Sign In
© Kamyq/Pixabay
© Kamyq/Pixabay
Save to wishlist

The History Of Hotel Adlon, Berlin In 1 Minute

Picture of Brienne Pierce
Updated: 16 August 2018
The original Hotel Adlon opened in 1907, becoming a pillar of demonstrative wealth and high society in Berlin. Known to be one of the most famous hotels in Europe and notorious for its extravagance, Hotel Adlon has served the affluent and grandiose for over a century in Germany’s capital.

At a time when wealth was being funneled into an even larger demonstration of elaborate grandiosity, luxury hotels, slowly but surely, starting popping up all over the world. In America, the first luxury hotel was the Waldorf Astoria. Typically, hotels were just for staying the night, but the Waldorf Astoria was a game changer. A luxury hotel became a place for all things decadent: a place to host large parties or balls, a place to smoke cigars, have coffee or dinner. It became a one-size-fits-all (or more accurately the one percent) for lavishness.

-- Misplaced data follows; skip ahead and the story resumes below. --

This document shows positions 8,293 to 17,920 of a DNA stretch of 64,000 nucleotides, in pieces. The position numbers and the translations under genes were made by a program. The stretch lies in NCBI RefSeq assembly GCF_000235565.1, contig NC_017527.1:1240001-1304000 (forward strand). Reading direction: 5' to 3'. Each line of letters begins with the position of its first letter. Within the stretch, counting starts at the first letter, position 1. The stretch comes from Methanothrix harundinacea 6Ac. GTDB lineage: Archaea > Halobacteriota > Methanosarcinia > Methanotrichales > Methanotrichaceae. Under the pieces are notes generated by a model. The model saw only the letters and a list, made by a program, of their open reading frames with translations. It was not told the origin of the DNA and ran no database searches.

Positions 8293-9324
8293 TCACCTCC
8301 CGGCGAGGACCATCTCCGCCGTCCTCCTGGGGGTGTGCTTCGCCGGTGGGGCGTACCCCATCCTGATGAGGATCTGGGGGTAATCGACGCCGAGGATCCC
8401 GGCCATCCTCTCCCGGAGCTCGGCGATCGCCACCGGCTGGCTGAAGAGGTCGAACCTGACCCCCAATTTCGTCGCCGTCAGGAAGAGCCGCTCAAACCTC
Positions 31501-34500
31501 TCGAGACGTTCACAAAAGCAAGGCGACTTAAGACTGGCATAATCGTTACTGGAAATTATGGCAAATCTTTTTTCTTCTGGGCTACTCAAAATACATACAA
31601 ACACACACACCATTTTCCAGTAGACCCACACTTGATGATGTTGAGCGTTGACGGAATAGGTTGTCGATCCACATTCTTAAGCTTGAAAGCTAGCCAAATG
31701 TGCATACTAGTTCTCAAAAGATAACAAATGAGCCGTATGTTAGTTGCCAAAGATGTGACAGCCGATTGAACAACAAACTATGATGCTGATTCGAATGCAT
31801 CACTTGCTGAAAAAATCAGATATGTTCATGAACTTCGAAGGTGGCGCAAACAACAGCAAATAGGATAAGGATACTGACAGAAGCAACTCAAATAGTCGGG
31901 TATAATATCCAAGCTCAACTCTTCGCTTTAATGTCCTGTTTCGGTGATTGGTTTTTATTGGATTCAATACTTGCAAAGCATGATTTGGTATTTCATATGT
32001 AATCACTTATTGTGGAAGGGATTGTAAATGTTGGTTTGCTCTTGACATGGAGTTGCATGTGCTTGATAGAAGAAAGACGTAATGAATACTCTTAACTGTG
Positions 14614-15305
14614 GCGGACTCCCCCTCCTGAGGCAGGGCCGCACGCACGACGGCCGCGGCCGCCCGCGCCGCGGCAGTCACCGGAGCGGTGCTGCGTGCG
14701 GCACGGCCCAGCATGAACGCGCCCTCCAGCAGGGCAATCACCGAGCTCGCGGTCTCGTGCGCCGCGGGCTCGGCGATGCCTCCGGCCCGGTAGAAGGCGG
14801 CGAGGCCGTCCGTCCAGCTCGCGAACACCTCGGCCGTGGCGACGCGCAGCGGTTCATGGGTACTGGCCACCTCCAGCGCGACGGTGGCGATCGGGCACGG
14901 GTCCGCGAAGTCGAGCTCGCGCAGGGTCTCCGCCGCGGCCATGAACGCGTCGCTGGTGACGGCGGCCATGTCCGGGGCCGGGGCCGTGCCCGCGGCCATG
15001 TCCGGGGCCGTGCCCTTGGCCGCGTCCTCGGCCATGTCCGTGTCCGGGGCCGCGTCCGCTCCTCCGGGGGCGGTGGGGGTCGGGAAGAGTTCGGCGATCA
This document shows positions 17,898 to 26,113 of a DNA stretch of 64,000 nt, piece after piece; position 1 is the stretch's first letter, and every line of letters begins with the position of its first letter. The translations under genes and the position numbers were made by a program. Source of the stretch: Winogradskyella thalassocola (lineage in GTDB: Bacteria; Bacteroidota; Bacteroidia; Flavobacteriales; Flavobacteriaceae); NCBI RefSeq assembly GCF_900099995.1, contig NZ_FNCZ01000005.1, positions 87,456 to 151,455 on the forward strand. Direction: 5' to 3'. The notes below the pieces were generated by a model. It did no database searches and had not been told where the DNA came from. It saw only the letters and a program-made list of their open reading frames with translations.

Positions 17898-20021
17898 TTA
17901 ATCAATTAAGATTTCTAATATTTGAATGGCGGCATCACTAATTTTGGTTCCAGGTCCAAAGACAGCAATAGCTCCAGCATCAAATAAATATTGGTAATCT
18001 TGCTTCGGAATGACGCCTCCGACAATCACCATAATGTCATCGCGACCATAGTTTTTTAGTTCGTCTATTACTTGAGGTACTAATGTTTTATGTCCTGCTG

After the US had created the paradigm for luxury hotels, Paris and London were soon to follow suit. Then in the early 20th century, Lorenz Adlon decided it was time for Berlin to catch up to speed. Adlon, from Mainz, was an affluent wine merchant and a proprietor of many successful businesses in the Hauptstadt. He convinced Kaiser Wilhelm II of his idea, but first, Karl Karl Friedrich Schinkel’s Palais Redern had to be demolished. The Neo-Renaissance building was soon turned into a pile of rubble for the new Hotel Adlon, which would sport a Neo-Baroque aesthetic.

No expense was spared for this hotel, with its endless rooms which included a cigar lounge, ladies lounge, barber shop, library, palm court, restaurant and much more, totaling up to be around 20 million gold marks. It became the epicenter of Berlin’s elite. After WWI, Lorenz Adlon died. The hotel is located right in front of the Brandenburg Gate, which only the Kaiser could go through. Even when there was no longer a monarchy, Adlon refused to accept this, and when he would cross the street, he would never look for cars. He was hit on two separate occasions and died in 1918.

The hotel largely survived WWII except for when the red army got drunk in the wine cellar and accidentally started a fire which destroyed the building. After WWII, the GDR left it in ruins until it eventually demolished the building. Then during the reunification, and as a part of rebuilding Germany, it was reconstructed in its original vain in 1997 by Rainer Michael Klotz of Patzschke Klotz & Partners.